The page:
Air Force Curtails Testing of B-2 Bomber to Meet Deadline

Concerned about meeting production deadlines, the Air Force is canceling some combat testing for the B-2 bomber force, according to a congressional report released Tuesday.

The report by the General Accounting Office said the Air Force concluded the curtailed testing would “slightly reduce the confidence” in the resolution of a basic question about the radar-evading plane: “Can the B-2 carry out its assigned mission with a high degree of survivability when employed within its concept of operations?”

Pressing to meet a July 1,, deadline for completing flight testing, the Air Force scaled back the number of flying and testing hours devoted to such things as armament, offensive and defensive avionics, radar for low-level terrain-following flight, and survivability in hostile territory.

In all, the Air Force cut back these and other test hours — flight hours over the actual testing range — by 387 hours, or 14 percent. In individual categories, the cuts were larger: 29 percent cut in armament test hours; 22 percent cut in terrain-following radar testing.

“The revised flight test plan focuses remaining testing efforts on demonstrating the minimum essential employment capabilities needed to field a fully combat capable aircraft,” the GAO wrote.

George R. Schneiter, the Pentagon’s director of strategic and tactical systems, wrote in a letter accompanying the report that the Department of Defense “has reviewed the report and concurs without comment.”

The Air Force said the changes were manageable because most of the planned B-2 force of 21 aircraft must go through further modifications between now and 2000 to bring the planes up to their full potential for evading radar and delivering precision-guided conventional weapons. The bomber was conceived in 1981, primarily to drop nuclear bombs on the Soviet Union.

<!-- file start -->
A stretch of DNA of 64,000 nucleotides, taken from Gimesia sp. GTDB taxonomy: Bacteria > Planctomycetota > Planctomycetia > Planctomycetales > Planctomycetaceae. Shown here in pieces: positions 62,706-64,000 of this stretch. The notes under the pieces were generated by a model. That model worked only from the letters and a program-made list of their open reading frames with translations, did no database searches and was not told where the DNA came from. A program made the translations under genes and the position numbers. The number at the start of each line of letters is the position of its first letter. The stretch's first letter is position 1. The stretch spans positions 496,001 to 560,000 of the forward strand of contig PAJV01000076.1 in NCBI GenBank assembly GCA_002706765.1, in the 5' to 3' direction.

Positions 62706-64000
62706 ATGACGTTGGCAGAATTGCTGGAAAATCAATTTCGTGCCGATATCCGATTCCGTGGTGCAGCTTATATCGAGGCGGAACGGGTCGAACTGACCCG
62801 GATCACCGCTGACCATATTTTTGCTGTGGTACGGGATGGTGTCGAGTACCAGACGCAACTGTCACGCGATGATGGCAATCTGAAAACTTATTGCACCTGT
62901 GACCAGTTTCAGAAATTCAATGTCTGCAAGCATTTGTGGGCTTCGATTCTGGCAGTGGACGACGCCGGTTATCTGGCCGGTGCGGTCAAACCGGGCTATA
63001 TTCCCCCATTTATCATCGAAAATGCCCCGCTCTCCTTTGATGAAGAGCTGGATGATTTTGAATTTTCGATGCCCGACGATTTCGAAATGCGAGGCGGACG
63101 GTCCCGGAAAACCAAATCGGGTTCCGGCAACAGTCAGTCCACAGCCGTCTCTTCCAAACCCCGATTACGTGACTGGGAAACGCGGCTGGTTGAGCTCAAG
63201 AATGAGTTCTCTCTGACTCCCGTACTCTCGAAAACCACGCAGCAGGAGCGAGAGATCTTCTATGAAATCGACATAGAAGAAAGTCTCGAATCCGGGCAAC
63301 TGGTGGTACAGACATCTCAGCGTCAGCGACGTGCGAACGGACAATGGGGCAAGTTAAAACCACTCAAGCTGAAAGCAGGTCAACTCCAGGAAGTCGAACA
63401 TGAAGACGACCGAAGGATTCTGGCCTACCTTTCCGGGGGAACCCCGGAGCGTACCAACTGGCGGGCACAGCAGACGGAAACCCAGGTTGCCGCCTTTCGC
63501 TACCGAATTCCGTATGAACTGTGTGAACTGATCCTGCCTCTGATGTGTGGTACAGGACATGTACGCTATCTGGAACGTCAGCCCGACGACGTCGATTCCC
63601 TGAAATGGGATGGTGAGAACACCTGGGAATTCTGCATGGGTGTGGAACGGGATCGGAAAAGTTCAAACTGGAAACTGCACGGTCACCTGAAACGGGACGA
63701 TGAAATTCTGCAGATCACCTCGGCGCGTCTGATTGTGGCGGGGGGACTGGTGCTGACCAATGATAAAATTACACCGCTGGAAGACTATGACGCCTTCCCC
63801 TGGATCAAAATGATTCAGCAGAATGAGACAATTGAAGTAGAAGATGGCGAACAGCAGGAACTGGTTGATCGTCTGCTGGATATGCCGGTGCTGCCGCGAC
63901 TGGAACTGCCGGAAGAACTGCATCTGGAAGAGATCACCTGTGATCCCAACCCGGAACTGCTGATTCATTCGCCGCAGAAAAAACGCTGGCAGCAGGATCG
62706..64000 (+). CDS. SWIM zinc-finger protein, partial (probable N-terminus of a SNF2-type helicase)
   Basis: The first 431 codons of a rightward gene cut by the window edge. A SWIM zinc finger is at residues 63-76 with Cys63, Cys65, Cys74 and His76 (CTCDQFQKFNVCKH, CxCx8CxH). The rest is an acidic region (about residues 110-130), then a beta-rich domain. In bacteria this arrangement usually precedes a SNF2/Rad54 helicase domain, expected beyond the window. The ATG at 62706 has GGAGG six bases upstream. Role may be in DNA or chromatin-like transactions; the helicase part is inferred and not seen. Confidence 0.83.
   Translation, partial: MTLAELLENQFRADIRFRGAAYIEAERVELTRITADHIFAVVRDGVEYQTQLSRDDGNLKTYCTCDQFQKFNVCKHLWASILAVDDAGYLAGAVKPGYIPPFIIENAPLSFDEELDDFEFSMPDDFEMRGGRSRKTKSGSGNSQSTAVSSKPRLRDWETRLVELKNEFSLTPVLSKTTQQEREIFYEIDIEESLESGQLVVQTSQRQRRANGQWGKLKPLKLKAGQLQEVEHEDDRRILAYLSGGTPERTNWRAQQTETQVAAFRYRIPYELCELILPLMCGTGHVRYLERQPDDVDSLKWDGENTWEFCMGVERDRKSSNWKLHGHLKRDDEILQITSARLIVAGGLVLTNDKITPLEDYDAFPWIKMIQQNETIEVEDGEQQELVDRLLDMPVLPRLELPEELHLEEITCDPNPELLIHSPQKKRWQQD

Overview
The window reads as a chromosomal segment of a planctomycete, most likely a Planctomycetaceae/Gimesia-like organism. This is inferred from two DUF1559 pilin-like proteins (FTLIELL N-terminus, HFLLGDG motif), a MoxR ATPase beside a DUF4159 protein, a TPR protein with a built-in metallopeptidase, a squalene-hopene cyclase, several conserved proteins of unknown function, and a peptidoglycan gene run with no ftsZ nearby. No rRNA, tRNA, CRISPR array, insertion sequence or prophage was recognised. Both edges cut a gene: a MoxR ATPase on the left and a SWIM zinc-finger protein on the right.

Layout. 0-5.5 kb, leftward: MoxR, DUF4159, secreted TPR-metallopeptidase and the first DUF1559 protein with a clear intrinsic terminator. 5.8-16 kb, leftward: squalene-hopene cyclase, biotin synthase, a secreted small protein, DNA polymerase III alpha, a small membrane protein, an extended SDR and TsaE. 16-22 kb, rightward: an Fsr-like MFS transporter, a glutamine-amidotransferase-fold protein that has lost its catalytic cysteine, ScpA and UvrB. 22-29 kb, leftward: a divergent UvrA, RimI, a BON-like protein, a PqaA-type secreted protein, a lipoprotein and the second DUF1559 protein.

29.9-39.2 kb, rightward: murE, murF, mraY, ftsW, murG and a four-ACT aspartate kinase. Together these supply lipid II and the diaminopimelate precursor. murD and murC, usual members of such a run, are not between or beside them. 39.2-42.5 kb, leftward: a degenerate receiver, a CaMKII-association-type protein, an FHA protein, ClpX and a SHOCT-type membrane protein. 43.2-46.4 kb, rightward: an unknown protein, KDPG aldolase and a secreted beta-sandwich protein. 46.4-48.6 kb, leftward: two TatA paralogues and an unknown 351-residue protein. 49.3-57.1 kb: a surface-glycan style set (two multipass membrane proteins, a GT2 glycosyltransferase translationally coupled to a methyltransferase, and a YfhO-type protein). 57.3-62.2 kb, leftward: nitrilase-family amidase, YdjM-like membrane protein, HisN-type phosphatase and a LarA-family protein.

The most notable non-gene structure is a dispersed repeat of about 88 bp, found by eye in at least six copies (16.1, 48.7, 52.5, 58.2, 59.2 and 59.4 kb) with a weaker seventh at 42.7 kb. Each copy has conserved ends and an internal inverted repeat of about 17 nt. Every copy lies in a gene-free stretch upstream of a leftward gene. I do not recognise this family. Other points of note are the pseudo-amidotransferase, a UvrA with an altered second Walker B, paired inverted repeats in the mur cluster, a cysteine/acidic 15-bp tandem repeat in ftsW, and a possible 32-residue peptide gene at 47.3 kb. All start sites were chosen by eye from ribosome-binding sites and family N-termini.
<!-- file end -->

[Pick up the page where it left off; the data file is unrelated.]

As planned, the B-2 bomber program will cost $45 billion, including research, development, construction and modifications — more than $2 billion per plane. The bat-winged aircraft is built largely in Southern California by Northrop Grumman Corp.

The GAO praised the Air Force for making substantial improvements in the B-2’s radar-evading characteristics and its ability to fly low to the ground, day or night, without crashing into obstacles.

“The Air Force has resolved or is working to resolve these problems,” the GAO reported. As a result, the bulk of the B-2 fleet will be cleared for flights at 600 feet as opposed to the earlier planned limit of 1,000 feet. A persistent problem remains the low-flight radar system’s ability to distinguish rain from other obstacles, such as mountainsides. A new software system to correct this problem was installed earlier this year.

The Air Force is planning further improvements in B-2 conventional weapons systems that could add between $1 billion and $3 billion to the overall cost of the program. The GAO warned that delays in completing tests, and new problems that crop up as Northrop Grumman completes modifications over the next three years, could add to the cost.

Exit mobile version